Wednesday, January 23, 2019

Making Your Culinary Budget More Effective

          Economic focus is in the news more than ever these days, and everyone seems like they’re searching for ways to tighten their purse strings, especially at this time of the year when the Christmas credit card bills are rolling in... remember that 2 days ago was "Blue Monday? There are ways however, to expand your knowledge in the culinary world without affecting your personal/family grocery budget. Let’s face it, we all need to eat food to stay alive, and adding some variety to our home meals is a way to make “eating in” more exciting.
          How many times has the normal trip to the grocery supermarket resulted in bringing home the same old products that you always buy, for your never changing home menu? This can very easily be changed without any drastic affect on your monthly food budget. 
          Here’s what I challenge you to do: every week, two weeks, or month, I want you to buy just one product you would never normally buy. This could be a produce item, a spice, an herb, or something down the imported food aisle. Take your blinders off, step outside your habitual boundaries, and be receptive to all the wonderful products we have available at our finger tips. No matter where you live, shopping today has a greater abundance of selection than ever before.
          The other great resource we have access to, whether it’s at home, work or the local libraries, is the internet. This will allow you to answer questions about the certain product that you have purchased that you may know nothing about. What do I do with it? How do I prepare it? How is it normally served? How is it best stored?
          You and your family are going to be eating food anyway, and chances are you will continue to do so the rest of your life. What harm will it be then to spend, for example, two or three dollars per month on one product you normally wouldn’t purchase? Continue to do this for a year, while researching and educating yourself on each product and you will have expanded your culinary knowledge by twelve items. This will add variety to your home menu forever and at the same time build your culinary knowledge.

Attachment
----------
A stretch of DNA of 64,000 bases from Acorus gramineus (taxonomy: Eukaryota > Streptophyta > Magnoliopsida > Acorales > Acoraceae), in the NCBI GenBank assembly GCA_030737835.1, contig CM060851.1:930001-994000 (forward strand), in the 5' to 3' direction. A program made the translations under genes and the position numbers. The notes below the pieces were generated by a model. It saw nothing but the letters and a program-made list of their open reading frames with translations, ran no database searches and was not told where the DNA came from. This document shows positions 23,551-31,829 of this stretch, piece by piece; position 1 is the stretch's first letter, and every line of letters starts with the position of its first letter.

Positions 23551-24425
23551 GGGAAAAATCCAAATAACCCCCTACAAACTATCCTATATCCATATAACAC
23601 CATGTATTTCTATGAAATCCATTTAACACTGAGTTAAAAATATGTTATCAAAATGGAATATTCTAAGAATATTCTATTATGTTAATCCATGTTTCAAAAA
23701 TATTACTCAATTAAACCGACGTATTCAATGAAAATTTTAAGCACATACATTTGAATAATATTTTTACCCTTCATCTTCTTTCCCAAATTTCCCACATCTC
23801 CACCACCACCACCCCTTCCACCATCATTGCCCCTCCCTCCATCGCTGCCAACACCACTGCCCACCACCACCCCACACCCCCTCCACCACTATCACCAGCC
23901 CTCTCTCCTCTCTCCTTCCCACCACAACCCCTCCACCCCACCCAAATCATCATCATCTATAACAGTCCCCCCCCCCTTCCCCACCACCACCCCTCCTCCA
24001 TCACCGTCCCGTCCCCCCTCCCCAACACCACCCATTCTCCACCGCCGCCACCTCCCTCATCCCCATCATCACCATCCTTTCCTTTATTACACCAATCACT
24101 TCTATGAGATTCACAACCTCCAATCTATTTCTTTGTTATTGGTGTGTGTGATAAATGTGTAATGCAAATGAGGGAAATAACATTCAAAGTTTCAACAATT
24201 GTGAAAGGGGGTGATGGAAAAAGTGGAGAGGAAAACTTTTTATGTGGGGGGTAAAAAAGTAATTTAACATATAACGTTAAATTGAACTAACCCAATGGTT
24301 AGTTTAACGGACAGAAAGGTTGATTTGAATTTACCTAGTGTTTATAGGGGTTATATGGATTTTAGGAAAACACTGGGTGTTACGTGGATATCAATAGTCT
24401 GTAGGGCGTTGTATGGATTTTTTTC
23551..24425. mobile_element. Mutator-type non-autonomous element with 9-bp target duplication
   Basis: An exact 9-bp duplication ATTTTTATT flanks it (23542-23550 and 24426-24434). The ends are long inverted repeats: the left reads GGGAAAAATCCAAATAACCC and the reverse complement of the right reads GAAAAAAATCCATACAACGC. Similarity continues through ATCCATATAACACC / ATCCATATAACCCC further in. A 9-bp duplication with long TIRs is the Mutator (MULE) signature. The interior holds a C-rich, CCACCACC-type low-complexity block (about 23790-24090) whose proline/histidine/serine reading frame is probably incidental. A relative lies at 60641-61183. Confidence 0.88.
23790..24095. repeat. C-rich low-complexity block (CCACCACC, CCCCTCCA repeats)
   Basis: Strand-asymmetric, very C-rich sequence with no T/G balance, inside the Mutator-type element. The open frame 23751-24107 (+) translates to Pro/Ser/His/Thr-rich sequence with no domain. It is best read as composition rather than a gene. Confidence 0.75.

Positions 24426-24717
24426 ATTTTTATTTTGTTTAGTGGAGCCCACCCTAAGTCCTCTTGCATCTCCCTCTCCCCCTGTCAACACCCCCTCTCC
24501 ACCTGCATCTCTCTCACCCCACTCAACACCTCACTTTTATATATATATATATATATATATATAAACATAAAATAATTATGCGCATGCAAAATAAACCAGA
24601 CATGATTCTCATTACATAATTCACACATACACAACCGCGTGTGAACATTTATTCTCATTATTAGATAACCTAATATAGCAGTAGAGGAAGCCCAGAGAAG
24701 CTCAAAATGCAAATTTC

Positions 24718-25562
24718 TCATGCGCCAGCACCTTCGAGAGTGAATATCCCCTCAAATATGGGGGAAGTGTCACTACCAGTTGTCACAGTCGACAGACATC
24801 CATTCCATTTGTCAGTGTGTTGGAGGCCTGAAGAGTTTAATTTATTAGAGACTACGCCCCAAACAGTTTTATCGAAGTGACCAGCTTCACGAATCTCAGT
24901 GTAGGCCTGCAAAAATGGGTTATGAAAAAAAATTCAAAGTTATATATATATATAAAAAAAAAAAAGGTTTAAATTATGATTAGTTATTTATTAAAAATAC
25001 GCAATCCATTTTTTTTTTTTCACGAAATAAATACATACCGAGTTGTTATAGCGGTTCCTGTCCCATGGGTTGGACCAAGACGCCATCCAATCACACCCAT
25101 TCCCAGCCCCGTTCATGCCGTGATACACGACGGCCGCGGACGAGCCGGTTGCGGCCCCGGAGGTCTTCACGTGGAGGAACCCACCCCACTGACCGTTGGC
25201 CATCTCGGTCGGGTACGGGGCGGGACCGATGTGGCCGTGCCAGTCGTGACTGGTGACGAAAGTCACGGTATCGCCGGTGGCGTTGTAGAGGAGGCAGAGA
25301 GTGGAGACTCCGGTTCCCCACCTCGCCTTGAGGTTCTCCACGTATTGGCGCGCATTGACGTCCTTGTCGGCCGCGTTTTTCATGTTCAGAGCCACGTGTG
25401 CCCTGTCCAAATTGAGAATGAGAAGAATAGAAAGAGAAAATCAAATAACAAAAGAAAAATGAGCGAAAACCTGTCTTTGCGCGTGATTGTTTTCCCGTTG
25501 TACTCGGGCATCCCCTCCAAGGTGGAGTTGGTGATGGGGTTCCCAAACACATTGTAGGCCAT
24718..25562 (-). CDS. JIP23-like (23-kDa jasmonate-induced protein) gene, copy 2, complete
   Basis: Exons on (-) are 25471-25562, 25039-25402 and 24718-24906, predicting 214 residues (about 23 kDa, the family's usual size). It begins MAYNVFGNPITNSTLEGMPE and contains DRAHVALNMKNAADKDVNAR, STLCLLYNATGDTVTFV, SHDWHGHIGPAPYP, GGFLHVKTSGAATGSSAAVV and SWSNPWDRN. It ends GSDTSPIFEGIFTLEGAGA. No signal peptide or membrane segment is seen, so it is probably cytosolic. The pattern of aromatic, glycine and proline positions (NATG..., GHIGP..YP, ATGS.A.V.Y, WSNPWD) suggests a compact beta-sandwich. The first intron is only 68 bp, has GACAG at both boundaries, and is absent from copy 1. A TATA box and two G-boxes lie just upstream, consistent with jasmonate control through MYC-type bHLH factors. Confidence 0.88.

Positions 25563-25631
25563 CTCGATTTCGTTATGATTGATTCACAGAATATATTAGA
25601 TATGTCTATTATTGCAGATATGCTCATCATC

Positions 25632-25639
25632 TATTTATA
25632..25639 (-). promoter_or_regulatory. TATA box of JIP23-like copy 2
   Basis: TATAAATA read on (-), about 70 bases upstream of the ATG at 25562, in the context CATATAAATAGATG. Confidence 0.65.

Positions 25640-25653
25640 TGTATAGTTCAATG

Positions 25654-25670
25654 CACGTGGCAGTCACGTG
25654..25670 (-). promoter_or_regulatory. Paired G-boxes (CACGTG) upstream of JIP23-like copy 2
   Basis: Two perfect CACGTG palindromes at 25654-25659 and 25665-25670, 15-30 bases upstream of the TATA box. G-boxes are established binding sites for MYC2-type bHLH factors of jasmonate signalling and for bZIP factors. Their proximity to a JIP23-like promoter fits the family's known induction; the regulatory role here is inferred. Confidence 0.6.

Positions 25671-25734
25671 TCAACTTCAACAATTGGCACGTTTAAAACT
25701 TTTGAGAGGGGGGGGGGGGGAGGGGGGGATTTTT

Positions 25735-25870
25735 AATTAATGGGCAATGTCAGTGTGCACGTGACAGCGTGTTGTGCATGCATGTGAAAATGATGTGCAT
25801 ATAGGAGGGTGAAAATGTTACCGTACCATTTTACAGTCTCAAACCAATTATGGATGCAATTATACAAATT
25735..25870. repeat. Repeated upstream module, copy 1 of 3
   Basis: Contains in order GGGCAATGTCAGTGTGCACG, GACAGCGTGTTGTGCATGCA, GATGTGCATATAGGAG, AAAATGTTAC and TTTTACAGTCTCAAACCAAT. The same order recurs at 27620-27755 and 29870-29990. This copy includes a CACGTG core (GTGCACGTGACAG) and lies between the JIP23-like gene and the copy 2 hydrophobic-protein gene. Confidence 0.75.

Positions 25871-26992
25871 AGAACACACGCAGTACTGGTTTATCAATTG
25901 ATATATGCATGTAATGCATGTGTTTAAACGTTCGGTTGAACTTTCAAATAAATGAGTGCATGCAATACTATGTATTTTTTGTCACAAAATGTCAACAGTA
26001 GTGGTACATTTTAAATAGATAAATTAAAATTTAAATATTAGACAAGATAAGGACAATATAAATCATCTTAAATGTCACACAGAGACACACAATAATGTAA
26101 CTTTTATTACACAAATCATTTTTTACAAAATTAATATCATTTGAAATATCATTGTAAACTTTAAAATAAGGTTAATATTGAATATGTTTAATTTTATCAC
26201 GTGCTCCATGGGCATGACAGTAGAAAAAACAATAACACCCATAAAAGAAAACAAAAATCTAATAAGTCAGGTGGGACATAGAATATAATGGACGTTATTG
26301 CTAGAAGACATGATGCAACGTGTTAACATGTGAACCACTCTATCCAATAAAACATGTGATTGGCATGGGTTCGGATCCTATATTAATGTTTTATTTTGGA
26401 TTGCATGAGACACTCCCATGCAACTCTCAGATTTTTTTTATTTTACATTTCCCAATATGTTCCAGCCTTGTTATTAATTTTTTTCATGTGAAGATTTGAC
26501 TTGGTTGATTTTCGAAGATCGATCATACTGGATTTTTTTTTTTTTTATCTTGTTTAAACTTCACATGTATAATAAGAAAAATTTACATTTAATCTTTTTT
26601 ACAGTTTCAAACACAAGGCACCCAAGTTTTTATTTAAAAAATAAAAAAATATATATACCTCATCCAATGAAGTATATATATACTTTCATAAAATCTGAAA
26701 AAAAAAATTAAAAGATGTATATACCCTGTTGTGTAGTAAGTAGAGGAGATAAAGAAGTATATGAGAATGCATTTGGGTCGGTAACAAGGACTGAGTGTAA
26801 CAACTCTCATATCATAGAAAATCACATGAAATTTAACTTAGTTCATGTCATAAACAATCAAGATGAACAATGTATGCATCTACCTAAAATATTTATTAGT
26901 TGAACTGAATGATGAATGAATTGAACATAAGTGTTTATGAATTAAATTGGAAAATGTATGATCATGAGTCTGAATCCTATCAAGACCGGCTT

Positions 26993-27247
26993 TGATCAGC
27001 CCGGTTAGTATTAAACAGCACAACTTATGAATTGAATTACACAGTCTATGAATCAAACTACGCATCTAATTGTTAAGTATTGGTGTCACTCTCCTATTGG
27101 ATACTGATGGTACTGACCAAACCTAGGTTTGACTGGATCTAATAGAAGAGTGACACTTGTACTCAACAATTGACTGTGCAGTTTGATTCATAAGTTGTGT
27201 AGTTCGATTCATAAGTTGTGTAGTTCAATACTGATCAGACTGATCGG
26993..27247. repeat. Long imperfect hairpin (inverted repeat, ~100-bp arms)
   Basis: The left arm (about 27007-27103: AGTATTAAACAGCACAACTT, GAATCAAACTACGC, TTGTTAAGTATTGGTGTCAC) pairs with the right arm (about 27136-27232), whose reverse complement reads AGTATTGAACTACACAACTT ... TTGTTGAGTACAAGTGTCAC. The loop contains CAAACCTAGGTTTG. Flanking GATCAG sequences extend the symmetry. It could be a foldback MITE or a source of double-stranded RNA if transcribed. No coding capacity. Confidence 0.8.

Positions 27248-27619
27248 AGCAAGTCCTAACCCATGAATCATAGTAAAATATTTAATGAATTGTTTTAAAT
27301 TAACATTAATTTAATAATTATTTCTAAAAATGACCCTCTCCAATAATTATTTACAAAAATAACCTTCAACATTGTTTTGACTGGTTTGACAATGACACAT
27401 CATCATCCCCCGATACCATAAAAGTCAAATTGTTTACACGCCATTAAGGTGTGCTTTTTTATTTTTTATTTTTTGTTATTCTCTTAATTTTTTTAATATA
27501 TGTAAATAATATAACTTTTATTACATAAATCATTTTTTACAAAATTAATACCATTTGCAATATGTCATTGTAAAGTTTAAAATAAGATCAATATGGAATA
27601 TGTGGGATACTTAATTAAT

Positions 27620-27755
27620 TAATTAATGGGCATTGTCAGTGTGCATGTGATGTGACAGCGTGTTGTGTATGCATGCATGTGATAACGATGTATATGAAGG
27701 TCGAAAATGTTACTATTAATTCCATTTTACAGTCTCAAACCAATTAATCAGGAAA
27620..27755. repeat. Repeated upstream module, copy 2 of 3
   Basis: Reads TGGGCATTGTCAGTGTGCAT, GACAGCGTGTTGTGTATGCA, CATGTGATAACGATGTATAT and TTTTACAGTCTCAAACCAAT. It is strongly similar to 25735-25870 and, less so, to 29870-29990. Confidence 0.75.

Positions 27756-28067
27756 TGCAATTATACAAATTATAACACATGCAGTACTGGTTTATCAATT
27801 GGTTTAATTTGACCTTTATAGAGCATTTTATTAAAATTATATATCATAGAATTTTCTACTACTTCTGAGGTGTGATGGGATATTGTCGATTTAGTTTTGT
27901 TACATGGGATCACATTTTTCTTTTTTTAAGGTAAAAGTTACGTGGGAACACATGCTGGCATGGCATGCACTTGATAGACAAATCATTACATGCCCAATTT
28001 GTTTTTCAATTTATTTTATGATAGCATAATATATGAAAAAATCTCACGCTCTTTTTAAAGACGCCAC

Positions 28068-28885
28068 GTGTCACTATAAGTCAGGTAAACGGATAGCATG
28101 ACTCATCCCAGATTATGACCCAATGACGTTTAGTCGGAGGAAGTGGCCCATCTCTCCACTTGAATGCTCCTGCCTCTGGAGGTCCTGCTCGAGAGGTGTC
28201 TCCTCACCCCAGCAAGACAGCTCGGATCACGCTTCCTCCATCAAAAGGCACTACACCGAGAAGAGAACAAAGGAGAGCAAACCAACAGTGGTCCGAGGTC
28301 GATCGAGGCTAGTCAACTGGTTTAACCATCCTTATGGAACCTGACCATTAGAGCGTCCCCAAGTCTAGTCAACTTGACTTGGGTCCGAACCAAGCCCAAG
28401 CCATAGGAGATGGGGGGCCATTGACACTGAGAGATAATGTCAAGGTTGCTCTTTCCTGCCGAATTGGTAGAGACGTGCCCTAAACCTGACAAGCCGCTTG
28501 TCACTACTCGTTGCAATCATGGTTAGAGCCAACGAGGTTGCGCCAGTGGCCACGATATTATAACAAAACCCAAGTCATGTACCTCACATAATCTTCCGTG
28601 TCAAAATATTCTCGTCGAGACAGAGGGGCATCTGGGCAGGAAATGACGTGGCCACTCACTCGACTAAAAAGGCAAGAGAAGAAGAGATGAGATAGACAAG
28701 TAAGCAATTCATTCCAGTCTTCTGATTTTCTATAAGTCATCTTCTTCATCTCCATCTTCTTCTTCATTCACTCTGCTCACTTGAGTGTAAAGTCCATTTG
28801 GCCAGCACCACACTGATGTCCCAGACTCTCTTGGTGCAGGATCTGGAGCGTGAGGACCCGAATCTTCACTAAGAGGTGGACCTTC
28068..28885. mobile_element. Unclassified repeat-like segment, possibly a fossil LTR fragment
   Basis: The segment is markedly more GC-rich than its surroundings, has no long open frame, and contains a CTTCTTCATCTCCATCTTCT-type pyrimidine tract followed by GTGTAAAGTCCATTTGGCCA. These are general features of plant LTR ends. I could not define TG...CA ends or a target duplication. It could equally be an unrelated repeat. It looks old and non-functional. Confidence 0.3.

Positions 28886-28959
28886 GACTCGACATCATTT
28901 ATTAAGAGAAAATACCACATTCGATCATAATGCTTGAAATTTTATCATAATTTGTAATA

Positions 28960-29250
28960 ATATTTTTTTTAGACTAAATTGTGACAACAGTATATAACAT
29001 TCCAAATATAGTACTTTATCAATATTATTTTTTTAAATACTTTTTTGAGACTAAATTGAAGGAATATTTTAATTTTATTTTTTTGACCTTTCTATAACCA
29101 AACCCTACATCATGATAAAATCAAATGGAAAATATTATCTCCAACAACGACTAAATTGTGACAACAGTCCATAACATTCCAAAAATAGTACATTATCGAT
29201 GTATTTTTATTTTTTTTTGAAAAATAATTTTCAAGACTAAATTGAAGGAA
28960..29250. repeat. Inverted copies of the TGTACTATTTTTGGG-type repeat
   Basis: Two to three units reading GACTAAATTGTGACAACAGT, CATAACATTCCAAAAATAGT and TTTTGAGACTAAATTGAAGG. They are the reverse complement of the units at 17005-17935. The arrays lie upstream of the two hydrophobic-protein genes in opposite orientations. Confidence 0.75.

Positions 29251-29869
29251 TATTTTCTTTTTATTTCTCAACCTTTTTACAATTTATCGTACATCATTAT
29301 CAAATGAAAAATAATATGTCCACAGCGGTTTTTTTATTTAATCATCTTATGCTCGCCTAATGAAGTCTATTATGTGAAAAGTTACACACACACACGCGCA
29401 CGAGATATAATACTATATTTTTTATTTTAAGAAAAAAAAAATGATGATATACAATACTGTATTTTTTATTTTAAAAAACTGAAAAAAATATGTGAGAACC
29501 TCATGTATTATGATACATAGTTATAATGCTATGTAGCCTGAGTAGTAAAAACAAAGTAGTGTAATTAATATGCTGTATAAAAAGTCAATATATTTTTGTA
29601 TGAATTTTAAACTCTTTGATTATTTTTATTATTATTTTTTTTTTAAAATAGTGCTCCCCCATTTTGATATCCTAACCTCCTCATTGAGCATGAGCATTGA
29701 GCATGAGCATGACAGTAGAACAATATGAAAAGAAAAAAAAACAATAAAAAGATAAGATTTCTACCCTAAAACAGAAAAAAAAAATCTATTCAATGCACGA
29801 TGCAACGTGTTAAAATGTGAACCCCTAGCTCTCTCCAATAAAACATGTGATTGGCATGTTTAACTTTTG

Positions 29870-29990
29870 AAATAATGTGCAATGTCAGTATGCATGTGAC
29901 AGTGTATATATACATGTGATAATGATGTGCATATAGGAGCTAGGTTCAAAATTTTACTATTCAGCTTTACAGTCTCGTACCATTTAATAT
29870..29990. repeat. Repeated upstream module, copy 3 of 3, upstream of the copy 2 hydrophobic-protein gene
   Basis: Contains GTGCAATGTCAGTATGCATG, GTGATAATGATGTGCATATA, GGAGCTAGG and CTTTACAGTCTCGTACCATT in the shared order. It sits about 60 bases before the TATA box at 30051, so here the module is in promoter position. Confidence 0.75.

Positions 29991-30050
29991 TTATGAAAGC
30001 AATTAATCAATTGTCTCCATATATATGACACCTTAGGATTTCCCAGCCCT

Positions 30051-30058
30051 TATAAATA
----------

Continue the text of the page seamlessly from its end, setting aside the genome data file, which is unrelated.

Many cities/towns also have gourmet food stores. Make it a habit to talk to these people, tap into their expertise, and make your weekly/monthly one product purchase there instead of, or alternating with, your regular grocery store.
          If you have even more room in your monthly budget, take a cooking class once per month instead of dining out. I know my restaurant friends will dislike me saying so, but the return on your investment in a cooking class is far greater than just a full stomach from one “dining out” visit. As the old saying goes “give a person a fish and you will feed them for a day; teach them to fish and you feed them for life”.
          Until next time... Happy Cooking!

Monday, December 3, 2018

I Eat Meat

I eat meat. There… I said it. If you are a regular reader of my column, or have attended my cooking classes or shows, this will not be a shock to you. I eat meat, I always have eaten meat, and from what
I can predict at this time I will always continue to eat meat. This is not only my choice, but also the choice of the population majority worldwide. This is just something we have done, and for the most part we will continue to do so.

Does this mean that most people will always be meat eaters? Or does this mean that I don’t acknowledge and/or respect people who practice veganism, vegetarianism, or other diet regimens that I don’t follow? Not at all. I recognize the fact that we as people are not all the same, and we are gifted with the ability to make our own choices in the lives we are living. This what makes us all so wonderfully unique and interesting.

So, why then, do I feel compelled to tell you that I eat meat? In the years of my Chef career I have had numerous people on many occasions try to convince me otherwise. Telling me such things like that by eating meat we as humans are “destroying the planet” or are becoming “riddled with disease”. I have even encountered people picketing barbecue events with signs that had slogans like “Stop the Violence, Save the Animals”. Again, we are all entitled to our own opinions, and should be respected for them – not just me, and my opinion, but everyone’s. However, I feel less strongly about this when opinions come at me in a condescending way… like I am doing something wrong and I need to be saved. I don’t need to be saved, and in the same breath I will tell you that I am not here to save you either.